BWW Review: IN THE HEIGHTS Astonishes Audiences at Dallas Theater Center
Sometimes a show is so good that as a theatre critic, you become embarrassed- because the only words that come to mind are "wow," "amazing," and "unbelievable." Dallas Theater Center has brought excellence itself to life in its production of Lin Manuel-Miranda's In the Heights. Every element of this show was exceptional- from the choreography to the lighting design. DTC managed to produce a show that filled the audience with delight, sorrow, and Latinx pride- all while maintaining a flawless technical execution. If that weren't enough, the story of In the Heights has a beautiful depth and is filled with action, making the whole experience completely engrossing.
Though so many elements of this show were superb, the talent of the cast was unparalleled. Each and every actor executed with precision and explosive energy. The hero, Usnavi, was played by a spunky and energetic Xavier Cano. His confidence and practiced nonchalance around Vanessa made him instantly likeable- and his commitment to the barrio made him completely endearing. Cano captured the strength of Usnavi that makes him a leader in his vibrant community.
Though I am tempted to start off describing Vanessa as Usnavi's love interest, this character played by Marina Pires is so much more than that. Though my first impression of this character was that of a hardened young woman who "never got out," Pires brought to life the softer, more complex side of Vanessa, rounding out a picture of a young woman who is bursting with life and ambition. Her song, "It Won't be Long Now," was sung with sincere and intense conviction and a stunning tone quality. Pires dancing chops proved to be just as impressive as her singing when she danced circles around each of the other actors in "The Club," each movement full of effortless grace.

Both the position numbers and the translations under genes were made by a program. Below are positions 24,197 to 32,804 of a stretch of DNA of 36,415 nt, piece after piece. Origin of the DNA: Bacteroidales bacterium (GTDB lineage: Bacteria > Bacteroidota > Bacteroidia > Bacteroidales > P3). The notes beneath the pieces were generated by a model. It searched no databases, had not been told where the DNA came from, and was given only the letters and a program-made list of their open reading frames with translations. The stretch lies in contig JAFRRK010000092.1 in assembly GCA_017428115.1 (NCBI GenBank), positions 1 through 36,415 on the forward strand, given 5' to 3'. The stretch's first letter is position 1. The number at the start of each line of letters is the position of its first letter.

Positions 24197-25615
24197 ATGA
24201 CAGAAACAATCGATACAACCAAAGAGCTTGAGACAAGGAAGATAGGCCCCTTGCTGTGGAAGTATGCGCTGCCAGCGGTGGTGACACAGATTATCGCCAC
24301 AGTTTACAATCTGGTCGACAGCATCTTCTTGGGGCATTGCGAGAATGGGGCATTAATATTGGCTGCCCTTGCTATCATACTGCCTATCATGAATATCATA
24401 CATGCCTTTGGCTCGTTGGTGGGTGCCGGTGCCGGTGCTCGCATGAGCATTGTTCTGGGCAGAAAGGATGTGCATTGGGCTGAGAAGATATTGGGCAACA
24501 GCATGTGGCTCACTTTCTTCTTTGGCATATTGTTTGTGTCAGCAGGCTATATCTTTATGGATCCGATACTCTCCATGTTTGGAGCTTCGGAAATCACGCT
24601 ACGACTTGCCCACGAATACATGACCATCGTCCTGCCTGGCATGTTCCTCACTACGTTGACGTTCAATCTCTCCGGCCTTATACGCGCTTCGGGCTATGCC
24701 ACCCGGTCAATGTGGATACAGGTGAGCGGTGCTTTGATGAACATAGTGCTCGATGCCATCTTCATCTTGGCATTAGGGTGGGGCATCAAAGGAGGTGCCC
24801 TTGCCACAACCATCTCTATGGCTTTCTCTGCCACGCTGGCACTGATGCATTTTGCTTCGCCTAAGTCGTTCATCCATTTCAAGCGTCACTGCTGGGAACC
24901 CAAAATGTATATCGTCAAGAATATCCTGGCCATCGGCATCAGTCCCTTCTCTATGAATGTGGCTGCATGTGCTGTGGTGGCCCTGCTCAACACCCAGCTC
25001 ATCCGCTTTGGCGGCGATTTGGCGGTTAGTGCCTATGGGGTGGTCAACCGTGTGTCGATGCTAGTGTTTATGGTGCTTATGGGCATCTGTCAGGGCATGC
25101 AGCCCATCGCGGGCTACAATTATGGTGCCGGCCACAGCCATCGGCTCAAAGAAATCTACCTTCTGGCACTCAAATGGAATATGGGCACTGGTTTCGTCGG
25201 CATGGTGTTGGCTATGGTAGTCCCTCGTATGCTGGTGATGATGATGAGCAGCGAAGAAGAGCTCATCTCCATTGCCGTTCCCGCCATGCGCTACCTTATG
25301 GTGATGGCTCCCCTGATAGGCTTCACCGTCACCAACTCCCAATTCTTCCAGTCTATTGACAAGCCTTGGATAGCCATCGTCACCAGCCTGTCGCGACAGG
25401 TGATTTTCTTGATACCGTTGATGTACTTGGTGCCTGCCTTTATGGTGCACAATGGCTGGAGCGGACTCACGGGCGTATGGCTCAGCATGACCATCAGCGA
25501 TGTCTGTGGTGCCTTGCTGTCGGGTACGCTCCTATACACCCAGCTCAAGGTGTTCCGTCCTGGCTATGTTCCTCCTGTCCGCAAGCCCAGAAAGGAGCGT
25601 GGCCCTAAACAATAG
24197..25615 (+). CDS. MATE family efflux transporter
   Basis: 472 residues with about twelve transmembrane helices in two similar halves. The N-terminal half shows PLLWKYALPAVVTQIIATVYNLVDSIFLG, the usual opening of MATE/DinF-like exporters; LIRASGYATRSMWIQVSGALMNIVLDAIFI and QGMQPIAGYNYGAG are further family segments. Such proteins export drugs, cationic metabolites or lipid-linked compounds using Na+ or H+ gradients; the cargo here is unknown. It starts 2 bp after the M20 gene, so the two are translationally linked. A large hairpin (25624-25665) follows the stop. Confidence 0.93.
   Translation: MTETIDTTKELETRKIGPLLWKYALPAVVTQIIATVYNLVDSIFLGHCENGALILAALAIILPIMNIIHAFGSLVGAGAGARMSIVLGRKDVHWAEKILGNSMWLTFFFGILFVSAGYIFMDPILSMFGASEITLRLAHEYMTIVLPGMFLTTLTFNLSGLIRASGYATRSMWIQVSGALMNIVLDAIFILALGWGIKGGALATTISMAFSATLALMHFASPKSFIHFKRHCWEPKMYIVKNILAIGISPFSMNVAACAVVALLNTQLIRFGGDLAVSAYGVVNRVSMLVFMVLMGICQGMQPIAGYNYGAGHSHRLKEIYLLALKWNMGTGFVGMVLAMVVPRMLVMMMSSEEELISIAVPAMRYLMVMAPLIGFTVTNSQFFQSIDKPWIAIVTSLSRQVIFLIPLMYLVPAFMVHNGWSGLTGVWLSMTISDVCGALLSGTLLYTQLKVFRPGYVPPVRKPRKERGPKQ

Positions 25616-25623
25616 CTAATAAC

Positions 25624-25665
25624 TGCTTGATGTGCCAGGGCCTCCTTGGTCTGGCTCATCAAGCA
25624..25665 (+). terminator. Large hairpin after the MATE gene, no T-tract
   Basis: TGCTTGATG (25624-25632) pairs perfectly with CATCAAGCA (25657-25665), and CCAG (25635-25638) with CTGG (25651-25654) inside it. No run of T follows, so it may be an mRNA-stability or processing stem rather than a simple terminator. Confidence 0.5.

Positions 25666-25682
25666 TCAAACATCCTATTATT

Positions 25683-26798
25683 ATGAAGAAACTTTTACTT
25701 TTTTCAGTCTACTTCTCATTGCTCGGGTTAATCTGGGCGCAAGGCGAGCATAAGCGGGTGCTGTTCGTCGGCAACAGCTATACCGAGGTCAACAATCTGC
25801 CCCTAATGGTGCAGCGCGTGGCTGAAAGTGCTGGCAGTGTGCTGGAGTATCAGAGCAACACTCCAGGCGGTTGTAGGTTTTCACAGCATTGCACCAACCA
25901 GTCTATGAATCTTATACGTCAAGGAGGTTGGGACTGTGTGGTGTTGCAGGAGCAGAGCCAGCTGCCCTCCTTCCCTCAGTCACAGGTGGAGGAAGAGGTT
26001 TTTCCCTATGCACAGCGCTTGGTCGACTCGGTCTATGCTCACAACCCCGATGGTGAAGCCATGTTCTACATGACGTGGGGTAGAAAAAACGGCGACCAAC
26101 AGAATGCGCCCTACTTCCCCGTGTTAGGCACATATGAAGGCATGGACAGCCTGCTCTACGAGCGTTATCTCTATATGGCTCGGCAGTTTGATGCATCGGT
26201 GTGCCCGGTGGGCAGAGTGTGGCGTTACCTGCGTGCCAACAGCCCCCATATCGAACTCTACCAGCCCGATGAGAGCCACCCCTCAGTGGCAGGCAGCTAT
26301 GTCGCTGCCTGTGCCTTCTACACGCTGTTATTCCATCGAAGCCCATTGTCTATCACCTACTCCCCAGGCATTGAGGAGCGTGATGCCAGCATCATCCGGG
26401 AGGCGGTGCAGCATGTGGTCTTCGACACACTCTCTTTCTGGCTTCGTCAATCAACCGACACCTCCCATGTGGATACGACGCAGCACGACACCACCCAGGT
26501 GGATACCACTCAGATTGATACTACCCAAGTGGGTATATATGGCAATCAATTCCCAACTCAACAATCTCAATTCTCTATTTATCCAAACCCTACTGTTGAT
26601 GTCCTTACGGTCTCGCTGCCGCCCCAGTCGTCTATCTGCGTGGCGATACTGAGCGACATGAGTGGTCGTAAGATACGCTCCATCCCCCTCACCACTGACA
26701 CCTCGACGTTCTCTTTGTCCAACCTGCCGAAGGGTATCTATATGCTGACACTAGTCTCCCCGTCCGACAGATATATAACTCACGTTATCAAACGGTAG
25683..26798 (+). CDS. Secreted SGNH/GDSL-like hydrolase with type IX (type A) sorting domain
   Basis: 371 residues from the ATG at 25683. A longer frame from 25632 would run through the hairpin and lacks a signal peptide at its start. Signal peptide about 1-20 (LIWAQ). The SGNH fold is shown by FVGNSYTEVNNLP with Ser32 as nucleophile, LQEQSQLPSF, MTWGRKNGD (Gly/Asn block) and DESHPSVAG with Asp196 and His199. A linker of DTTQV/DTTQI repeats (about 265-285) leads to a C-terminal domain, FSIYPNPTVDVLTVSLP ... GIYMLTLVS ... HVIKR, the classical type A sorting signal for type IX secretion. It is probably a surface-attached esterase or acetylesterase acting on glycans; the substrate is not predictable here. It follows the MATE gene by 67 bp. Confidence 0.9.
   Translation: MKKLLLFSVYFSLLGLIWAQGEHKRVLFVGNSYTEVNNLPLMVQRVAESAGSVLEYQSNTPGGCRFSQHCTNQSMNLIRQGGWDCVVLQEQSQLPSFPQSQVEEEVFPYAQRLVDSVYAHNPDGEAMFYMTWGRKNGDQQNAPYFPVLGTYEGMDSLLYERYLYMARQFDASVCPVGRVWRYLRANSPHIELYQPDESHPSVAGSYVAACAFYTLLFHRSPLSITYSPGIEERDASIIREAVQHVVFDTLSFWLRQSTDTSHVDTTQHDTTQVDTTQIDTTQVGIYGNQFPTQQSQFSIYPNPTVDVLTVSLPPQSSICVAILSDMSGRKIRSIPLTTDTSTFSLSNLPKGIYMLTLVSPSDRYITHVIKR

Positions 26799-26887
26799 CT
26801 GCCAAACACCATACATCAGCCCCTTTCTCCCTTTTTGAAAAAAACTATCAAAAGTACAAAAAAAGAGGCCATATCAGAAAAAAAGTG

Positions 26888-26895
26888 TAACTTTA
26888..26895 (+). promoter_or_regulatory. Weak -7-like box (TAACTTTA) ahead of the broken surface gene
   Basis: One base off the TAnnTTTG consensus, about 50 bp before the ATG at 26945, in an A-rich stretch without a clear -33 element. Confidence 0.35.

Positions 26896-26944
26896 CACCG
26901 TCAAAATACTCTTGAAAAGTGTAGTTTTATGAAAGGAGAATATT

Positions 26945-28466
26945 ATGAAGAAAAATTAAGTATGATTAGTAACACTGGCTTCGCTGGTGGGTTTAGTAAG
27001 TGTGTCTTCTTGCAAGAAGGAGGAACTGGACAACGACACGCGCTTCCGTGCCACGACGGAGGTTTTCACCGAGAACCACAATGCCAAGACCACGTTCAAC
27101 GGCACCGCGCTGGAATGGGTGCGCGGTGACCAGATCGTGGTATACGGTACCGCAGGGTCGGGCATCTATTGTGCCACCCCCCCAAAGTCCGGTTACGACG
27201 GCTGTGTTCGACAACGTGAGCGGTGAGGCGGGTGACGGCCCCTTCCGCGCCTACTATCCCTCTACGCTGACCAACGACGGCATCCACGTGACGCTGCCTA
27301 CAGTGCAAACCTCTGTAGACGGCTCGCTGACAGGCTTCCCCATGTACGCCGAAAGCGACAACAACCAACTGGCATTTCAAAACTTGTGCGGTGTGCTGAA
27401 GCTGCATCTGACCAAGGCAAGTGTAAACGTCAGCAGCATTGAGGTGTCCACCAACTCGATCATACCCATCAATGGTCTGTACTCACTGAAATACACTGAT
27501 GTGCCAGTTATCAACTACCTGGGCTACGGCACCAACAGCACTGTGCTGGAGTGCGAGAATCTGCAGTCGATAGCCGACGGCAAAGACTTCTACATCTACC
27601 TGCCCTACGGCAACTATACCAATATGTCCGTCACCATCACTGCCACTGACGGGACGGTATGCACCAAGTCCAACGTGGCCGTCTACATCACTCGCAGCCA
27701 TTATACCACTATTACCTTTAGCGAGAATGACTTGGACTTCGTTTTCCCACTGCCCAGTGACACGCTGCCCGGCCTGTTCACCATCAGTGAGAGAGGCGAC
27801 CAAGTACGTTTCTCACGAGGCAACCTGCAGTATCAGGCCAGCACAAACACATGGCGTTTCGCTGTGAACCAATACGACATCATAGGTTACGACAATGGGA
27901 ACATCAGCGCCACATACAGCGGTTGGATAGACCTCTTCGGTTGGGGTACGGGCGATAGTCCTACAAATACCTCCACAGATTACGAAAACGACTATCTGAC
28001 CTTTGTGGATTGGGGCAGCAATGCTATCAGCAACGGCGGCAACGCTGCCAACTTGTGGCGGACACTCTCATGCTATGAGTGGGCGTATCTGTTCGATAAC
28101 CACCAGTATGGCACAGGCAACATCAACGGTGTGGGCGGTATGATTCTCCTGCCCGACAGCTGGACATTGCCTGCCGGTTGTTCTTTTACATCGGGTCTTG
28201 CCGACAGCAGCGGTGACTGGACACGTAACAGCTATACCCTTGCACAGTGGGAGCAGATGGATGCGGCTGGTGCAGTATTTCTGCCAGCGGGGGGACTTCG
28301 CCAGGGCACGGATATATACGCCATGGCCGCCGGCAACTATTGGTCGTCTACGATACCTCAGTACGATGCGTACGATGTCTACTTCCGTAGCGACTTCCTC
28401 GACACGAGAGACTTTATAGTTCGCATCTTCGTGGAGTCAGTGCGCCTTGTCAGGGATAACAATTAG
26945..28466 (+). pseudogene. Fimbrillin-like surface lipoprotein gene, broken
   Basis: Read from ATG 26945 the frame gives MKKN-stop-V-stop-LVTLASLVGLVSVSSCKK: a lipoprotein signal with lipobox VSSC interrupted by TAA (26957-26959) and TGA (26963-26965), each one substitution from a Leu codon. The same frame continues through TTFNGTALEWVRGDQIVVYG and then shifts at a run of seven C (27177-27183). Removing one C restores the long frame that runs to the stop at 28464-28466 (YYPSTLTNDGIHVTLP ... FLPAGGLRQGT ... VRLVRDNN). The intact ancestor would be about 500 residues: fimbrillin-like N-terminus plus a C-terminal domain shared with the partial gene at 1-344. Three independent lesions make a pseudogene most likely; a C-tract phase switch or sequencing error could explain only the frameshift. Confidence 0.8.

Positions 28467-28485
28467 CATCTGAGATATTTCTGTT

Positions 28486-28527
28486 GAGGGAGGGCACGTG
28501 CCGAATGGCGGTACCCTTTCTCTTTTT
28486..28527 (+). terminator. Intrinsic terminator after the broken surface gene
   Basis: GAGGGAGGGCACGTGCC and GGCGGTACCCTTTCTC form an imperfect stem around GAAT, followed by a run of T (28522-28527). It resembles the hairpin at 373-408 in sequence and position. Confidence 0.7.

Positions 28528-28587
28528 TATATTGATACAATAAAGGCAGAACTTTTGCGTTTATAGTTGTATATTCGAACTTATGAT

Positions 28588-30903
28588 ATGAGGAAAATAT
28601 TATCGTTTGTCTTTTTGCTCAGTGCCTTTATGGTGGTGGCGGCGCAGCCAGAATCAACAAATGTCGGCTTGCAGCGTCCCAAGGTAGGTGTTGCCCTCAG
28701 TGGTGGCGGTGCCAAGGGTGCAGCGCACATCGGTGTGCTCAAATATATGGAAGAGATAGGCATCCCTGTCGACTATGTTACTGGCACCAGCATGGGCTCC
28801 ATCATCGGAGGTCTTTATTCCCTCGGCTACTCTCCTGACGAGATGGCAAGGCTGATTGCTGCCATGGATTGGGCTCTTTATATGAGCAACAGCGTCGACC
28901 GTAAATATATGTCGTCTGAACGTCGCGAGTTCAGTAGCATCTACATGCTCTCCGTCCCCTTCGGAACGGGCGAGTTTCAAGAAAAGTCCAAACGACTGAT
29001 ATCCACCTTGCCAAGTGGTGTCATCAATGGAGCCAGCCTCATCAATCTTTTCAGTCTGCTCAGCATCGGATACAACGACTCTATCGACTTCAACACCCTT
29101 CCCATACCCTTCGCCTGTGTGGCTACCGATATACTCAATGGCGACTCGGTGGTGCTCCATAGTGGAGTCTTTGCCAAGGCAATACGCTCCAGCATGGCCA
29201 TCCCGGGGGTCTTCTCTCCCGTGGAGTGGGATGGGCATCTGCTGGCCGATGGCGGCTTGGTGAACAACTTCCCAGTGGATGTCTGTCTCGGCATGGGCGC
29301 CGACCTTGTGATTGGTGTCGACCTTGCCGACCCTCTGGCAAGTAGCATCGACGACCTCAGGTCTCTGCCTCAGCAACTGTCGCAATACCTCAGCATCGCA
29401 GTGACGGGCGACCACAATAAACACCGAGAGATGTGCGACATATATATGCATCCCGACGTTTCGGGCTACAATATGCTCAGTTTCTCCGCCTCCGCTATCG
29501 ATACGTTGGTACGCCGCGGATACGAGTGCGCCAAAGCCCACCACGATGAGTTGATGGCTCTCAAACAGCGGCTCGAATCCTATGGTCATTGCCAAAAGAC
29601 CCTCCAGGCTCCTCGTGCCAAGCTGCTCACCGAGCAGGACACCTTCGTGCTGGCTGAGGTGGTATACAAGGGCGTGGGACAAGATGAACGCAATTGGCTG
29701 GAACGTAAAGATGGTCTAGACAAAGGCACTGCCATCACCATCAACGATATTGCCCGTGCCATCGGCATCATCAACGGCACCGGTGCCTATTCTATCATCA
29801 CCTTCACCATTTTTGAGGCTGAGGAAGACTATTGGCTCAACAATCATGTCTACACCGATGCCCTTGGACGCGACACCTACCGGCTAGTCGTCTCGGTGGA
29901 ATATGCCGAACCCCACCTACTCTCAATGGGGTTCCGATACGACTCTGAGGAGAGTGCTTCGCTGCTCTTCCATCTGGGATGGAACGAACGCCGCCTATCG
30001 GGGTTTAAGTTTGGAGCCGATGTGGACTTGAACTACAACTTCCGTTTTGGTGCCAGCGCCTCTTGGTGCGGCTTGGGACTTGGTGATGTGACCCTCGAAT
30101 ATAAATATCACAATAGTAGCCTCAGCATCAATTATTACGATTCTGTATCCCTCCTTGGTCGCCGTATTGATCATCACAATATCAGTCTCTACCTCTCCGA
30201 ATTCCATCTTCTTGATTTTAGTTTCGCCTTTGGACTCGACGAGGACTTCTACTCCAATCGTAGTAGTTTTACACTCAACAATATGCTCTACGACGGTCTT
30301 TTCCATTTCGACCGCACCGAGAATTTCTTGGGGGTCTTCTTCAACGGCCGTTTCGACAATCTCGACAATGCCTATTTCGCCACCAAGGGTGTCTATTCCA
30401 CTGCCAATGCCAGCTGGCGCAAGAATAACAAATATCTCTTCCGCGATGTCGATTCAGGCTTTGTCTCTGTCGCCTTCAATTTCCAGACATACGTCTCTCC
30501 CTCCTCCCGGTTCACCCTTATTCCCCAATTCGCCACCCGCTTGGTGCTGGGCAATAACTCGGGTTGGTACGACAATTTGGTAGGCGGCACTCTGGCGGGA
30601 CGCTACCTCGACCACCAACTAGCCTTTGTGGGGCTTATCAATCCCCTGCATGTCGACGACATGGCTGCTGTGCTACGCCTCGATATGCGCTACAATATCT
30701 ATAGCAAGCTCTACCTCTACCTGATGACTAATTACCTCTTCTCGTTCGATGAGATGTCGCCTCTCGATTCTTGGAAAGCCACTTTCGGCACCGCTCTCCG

Though Vanessa's disappointment in life lay in the fact that she couldn't get out of the barrio, Nina's lay in the fact that in her eyes, she did- and failed, letting her community down in the process. Played by Tiffany Solano DeSena, Nina opened with the song "Breathe," which is one of the most relatable, gut-wrenching numbers in musical theatre that I've heard to date. Solano DeSena emptied her heart on the stage through that song, instantly commanding the respect and sympathy of the entire audience. This character arguably had the widest array of development and emotion, as you see her deal with the scars of shame, the rebelliousness of a daughter, and the spark of a burgeoning love interest.
Nina's parents, Kevin and Camila (David Lugo and Crissy Guerrero, respectively), were models of an authentic marriage: full of love, familiar tension, and unity by day's end. Lugo's rendition of "Inutil" crashed like a wave over the audience. It was powerful, and full of a different- but equally palpable-disappointment and shame that Nina experiences. Guerrero laid down the law as a true matriarch in "Enough," rightfully calling Nina and Kevin to their senses, and reminding them of their duties as members of a family.
With no shortage of confidence and bravado, Devin L. Roberts nailed the role of Benny. His ambition and pride in his work is juxtaposed from the start with the attitudes of Usnavi and his cousin Sonny- the former who can't wait to stop working, and the latter who can't be bothered to show up to work on time. Roberts perfectly captured the wounds that an outsider- in this case, a non-Latino - faces in a community he thought had accepted him like one of their own. As the show progresses, Benny's tough exterior gives way as he and Nina fall for each other. In a show full of strong and emotionally complex characters, Christopher Llewyn Ramirez's Sonny came as a welcome relief. A loveable knucklehead, Sonny has enough attitude for everyone in the barrio, and enough heart for all of Washington Heights.